In life away from the Internet, our movements and actions while out and about can be looked at by anyone and people don’t generally worry about this. If we were to go off the straight ‘n’ narrow and start behaving anti-socially or illegally, it would most likely be seen and carry some consequences. This is an expected part of life and what most people would actually want to happen. Other than if you do something wrong, people or the law aren’t going to care what you do or where you go. I think this applies to Internet activities too.

The trouble is Bruce, even though you aren’t using the Internet for anything unlawful, authorities could wonder why you would want to take such a measure to guard your identity. It could have the reverse effect to the one you are after. Authorities might take a closer look at you more than someone who doesn’t take that privacy precaution. Of course you can take satisfaction in foiling tracking, or even proving that you aren’t doing anything wrong (if it should come to that). I personally wouldn’t want the hassle though.

I’ve been on the Internet now for about 20 years and at first, was concerned about the privacy aspect of it. However, over possibly the last ten years, I’ve stopped worrying about privacy and now take no special measures to guard it. Maybe one day I’ll have to eat my words but so far, it hasn’t made a scrap of difference to my way of life. Nobody knocking at my door and no spies at the end of the road. Time yet I suppose.

As I said in my original message I don’t use it all the time, only for specific purposes and the great thing about the Internet is the sheer numbers using it so the chances of them picking on me would be pretty remote anyway.

The meta data laws are supposed to be only used for suspected criminal activity or terrorism. I doubt it will ever be a slow enough day for ASIO or the federal police to go fishing in the data.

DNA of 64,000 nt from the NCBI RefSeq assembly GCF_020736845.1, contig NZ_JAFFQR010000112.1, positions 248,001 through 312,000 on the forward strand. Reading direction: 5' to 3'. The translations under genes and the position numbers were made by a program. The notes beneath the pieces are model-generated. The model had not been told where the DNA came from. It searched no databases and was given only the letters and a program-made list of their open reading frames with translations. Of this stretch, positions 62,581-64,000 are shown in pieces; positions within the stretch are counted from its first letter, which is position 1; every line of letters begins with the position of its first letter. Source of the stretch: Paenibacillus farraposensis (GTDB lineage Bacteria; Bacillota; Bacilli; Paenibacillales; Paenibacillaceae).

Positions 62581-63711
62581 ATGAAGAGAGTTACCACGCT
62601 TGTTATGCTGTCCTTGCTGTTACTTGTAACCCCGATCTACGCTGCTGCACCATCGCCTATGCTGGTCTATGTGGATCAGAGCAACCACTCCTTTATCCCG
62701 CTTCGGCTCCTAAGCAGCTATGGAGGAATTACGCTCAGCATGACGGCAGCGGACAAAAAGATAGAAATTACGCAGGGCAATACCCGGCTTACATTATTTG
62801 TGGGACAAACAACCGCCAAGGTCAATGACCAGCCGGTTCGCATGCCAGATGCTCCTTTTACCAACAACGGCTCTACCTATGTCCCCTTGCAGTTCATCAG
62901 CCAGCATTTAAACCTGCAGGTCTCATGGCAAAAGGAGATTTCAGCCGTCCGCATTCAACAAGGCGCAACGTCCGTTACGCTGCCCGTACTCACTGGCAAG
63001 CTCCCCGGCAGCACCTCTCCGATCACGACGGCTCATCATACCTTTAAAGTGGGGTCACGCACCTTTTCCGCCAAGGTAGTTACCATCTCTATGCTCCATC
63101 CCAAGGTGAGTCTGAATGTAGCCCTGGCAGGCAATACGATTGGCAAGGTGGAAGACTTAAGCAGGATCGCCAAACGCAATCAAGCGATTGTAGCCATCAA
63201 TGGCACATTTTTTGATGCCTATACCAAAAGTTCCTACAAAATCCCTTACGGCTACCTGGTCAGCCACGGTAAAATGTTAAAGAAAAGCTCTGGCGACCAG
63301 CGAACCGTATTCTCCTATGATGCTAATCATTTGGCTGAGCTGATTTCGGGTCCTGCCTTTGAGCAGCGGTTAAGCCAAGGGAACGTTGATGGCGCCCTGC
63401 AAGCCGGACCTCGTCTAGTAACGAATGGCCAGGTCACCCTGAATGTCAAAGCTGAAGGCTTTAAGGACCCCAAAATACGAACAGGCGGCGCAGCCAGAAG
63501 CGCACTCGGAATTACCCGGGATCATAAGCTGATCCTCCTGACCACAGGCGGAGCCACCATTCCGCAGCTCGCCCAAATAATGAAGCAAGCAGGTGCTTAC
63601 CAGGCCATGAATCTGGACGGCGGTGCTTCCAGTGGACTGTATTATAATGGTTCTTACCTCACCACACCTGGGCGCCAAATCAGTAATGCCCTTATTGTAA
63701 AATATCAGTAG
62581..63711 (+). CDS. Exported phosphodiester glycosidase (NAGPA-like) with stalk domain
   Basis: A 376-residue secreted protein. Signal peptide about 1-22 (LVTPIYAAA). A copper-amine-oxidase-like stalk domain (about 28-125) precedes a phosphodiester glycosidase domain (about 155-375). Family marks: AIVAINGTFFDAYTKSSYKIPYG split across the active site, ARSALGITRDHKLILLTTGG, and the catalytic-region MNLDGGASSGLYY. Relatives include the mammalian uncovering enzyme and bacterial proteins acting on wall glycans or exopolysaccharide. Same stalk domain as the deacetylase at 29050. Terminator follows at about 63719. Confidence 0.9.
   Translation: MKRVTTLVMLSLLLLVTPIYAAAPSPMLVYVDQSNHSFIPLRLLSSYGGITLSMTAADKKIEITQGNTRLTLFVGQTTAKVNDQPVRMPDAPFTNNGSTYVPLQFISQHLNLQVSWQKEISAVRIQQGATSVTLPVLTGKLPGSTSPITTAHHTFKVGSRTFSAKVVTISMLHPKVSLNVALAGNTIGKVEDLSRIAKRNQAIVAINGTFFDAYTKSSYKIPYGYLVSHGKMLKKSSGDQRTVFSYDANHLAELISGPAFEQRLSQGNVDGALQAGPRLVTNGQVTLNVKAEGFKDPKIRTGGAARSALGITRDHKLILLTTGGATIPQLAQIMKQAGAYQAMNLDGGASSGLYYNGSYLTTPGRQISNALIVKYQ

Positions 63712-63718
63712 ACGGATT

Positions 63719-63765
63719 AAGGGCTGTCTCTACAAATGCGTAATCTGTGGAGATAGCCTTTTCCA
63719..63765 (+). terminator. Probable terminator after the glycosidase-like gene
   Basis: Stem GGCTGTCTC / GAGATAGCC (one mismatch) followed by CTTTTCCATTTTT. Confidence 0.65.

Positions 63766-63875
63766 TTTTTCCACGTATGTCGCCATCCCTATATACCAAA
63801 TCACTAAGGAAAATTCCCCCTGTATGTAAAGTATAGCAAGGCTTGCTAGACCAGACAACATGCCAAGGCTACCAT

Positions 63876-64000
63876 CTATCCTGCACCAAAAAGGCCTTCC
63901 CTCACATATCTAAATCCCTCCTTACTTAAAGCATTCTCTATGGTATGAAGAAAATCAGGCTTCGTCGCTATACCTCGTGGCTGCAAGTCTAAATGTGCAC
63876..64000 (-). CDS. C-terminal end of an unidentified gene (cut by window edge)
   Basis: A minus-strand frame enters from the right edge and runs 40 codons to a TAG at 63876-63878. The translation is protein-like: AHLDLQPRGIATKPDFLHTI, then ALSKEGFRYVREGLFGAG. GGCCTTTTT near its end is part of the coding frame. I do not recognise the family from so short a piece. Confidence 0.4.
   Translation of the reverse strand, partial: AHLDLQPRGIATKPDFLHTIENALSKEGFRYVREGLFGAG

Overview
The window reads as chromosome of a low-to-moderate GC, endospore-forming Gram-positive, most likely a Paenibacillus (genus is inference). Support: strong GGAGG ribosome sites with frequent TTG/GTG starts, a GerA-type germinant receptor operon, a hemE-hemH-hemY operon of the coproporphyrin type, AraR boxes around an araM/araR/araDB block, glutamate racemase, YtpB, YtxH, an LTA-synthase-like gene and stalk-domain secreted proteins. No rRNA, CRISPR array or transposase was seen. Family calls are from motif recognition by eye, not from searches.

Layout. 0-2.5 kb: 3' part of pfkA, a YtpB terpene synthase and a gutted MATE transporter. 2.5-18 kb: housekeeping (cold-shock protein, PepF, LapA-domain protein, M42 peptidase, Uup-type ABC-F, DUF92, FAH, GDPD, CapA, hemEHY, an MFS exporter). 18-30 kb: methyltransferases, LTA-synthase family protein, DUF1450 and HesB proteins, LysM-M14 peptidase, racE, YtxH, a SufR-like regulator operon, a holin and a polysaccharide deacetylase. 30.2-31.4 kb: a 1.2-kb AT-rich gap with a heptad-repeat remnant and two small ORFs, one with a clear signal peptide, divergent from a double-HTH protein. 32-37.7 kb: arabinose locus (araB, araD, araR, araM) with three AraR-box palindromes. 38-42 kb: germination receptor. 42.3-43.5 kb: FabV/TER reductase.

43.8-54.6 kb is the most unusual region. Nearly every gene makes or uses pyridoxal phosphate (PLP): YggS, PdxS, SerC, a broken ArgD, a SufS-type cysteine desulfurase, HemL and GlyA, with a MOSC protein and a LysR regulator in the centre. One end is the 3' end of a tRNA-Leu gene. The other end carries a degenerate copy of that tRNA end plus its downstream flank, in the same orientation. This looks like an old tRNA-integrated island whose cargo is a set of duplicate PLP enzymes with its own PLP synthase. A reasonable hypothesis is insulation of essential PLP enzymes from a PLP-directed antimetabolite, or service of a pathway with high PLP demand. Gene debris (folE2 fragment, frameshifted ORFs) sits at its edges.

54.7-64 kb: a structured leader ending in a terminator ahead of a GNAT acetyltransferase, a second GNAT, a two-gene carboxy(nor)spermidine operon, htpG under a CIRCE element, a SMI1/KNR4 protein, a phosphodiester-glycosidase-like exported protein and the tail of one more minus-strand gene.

Bit too Hi-Tec for me, as Julie says , my posts would probably bore them to death.

No worries. Just add a signature to all your emails and include the words ISIS, caliphate, Bomb, Islamic State, Al qaeda, Abu Bakr al-Baghdadi, Hafiz Saeed Khan - that will perk up their interest.

Cheeky. Grin.

And that’s you nicked Cobber

Still not buying this Bruce but each to their own.

The internet is nothing more than a plethora of routers connected by wires linked up to BT telephone networks etc to provide you with Broadband. If you go the 3G mobile route then then you have a wireless first connection to some server somewhere and then you’re into the World Wide Web same network of routers and cabling.

Whoever provides a service for you, any service, of any kind, you are still utilising all of that network infrastructure. Who owns that infrastructure?

All the owner needs to do is route ALL the traffic through a collection of routers or other “black boxes” somewhere out there in the WWW and then THEY have access to ALL internet traffic. You’d have to be pretty darn naïve not to believe that this happens.

So if all of your traffic and everyone else’s is at some point going through specially placed routers/switchboxes or whatever, then your only other last ditch grasp at straws hope of privacy . . . is that your traffic is in someway encrypted so even though THEY see everything, they can’t understand it.

For me, once again, you’d have to be pretty naive to think that the real “powers that be” don’t have access to those encryptions.

In the end then, all that matters is that you are a nobody. That what you do, what you browse, what you type, is of no passing interest to those constantly watching and monitoring. Like it or not, I am sure everything is being recorded and logged. If I were a crook, the very last thing I would be doing is using VPN or other so called privacy protection sites/services. It’s just such an obvious place for the authorities to look in and monitor. In fact if you “think big” then the whole concept of these privacy sites is likely a deliberate strategy by the powers that be to have illegal operators flock to them and thus ensure that the majority of illegal traffic gets streamed through such central places.

Bottom line. If you use electronic technology, be that internet, mobile phone, sat nav in your car . . whatever . . then YOU ARE CONSTANTLY BEING MONITORED, period.

Paying for the illusion that you are not being monitored is an interesting proposition. I guess it’s a way of blocking out some of the people who might superficially monitor you but that’s more like a protection racket than privacy, a bit like paying BT for caller ID so that you can block unwanted callers. BT could block all those calls at source without batting an eyelid, but they would rather run a protection racket and charge you the customer for the privilege to have the ability to block such calls. Really no different to Chinese Triads coming to you shop and asking for money to stop them trashing the shop.

The internet is just one huge surveillance mechanism. It’s fantastically useful, don’t get me wrong, but never forget you are always being watched. So just be a nobody . . imo.